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3e6f4fbdVirgil Dupras Update roadmap 6 hours ago

#Dusk OS Roadmap

The biggest task is always to iron out the bugs, which are in ample numbers at this stage of development, but there's otherwise many exciting features on the roadmap!

I have tons of ideas for Dusk, but some of them are too vague yet to be actionable. In other cases, it's Dusk's structure that isn't sophisticated enough yet to accomodate them. The roadmap below contains a list of tasks that could be tackled now. If one of them inspires you and you would like to get involved, please reach out on the mailing list.

If you're inspired by an idea that isn't below, you can reach out too :)

#Complete DuskCC

In a general way, here's the list of things missing from Dusk C for it to be consider complete:

  • union
  • enum
  • goto
  • float
  • macro expansion in #define
  • #if/#else/#endif
  • a few little ops here and there
  • better error checking and messages.
  • probably countless bugs

So, there's a fair chunk of work left, but there's also a lot that's already done.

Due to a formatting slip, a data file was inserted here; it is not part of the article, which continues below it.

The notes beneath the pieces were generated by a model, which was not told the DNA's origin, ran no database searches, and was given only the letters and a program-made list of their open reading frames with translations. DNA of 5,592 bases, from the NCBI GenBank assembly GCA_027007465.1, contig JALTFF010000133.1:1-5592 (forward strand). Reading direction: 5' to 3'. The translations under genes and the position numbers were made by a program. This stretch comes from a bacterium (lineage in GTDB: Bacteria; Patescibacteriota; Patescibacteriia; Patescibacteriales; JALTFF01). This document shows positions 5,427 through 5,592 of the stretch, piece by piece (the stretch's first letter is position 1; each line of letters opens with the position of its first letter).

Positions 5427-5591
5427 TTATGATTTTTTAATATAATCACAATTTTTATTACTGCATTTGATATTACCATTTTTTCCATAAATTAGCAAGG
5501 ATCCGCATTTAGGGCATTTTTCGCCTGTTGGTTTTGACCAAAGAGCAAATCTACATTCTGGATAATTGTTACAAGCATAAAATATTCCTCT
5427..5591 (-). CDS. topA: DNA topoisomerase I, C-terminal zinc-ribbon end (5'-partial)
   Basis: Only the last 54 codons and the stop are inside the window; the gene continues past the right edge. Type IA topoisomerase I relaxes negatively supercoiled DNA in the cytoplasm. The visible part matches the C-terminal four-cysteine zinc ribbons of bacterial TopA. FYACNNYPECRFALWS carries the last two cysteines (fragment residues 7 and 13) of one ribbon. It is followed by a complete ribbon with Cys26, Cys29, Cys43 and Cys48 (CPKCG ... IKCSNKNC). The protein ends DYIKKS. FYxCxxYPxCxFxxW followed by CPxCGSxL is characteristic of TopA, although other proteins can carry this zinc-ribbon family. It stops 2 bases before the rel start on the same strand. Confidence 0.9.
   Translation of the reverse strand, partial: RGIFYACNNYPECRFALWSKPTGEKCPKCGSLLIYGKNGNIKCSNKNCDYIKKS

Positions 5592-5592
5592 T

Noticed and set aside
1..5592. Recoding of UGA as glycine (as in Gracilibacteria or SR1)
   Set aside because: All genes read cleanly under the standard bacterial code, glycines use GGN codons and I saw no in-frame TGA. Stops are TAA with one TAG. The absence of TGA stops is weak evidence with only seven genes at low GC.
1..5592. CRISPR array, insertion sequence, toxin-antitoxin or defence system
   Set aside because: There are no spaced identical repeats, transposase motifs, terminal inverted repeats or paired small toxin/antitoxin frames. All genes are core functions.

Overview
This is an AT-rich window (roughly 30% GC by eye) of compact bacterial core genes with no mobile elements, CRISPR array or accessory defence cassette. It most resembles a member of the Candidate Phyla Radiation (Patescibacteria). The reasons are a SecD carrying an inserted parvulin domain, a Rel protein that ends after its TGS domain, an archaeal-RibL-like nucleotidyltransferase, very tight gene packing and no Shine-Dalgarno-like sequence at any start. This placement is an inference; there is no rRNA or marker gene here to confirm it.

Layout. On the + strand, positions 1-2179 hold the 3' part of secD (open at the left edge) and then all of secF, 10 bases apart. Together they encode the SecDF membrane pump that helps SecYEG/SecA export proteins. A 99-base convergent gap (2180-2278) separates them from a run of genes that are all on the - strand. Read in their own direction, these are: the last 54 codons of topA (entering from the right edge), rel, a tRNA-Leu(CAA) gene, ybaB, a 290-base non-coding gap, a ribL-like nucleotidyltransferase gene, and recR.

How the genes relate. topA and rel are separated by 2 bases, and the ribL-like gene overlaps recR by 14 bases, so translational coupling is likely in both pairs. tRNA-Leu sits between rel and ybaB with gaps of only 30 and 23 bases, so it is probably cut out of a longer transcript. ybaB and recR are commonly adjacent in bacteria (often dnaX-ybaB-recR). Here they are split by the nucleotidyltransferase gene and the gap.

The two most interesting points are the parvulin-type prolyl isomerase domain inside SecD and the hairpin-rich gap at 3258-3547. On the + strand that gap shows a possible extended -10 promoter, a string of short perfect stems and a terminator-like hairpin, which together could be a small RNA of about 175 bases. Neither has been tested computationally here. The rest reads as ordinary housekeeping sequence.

#Text editor, hex editor

A naive first idea would be to port vi to Dusk, but I think we can do much better than this. The Grid is a much richer environment than a curses one and I think we can build a much more powerful vi-lookalike.

Same thing for a hex editor.

#Begin porting UNIX apps

I was thinking of beginning with something like GNU diffutils (or other versions of diff, which seem to be simpler).

Another good one to port would be libcaca. Being able to do some vizualization on the Grid without needing to enable the graphics mode would bring a lot of flexibility to the system.

#Accelerators

See doc/design/speed.

See doc/design/shell.

An existing fuzzy finder can probably be ported from UNIX, but maybe that something brutally simple can work too. TBD.

#New architectures

What about the Raspberry pi? An ARM port is in progress.

Otherwise, I have an old Powerbook 520 lying around and I'd love to have Dusk running on this, so m68k is right there on the roadmap.

#Assemblers, disassemblers, emulators

Assemblers, disassemblers and emulators are very useful tools to play around. We should have as many as possible.

In the case of emulators, things can quickly get complex (I'm looking at you Intel), I think a good idea would be to have "partial" emulators, that is, emulators that are only good enough to run the kind of code that Dusk's supported programming languages generate (which is generally a smaller subset of all the opcodes in all modes that a CPU would support). This could help keeping complexity at bay while keeping all its usefulness. After all, the idea isn't to run Linux on it, but to use it as a development tool.